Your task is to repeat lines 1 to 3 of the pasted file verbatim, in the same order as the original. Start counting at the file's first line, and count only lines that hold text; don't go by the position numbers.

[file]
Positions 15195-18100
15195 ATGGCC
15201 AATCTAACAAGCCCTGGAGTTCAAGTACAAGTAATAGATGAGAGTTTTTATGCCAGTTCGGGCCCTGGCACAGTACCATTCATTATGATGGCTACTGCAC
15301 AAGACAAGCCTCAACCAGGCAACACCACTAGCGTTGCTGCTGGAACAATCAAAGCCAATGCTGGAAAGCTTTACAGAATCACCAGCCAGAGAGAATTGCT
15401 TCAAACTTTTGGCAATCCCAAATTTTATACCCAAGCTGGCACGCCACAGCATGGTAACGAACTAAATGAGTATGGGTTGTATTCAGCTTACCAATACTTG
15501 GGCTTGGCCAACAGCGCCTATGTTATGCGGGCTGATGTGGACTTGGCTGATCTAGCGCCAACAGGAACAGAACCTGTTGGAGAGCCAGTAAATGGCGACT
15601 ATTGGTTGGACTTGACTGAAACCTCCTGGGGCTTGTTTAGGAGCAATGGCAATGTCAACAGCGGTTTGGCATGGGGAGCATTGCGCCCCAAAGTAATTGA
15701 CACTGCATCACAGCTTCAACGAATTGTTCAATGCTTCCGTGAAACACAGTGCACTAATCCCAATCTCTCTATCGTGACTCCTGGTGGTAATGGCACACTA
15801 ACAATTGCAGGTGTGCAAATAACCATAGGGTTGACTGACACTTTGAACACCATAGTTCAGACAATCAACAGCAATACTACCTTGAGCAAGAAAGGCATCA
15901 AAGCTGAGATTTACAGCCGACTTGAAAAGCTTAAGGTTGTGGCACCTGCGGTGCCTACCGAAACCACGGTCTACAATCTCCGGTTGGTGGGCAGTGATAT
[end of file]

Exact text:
Positions 15195-18100
15195 ATGGCC
15201 AATCTAACAAGCCCTGGAGTTCAAGTACAAGTAATAGATGAGAGTTTTTATGCCAGTTCGGGCCCTGGCACAGTACCATTCATTATGATGGCTACTGCAC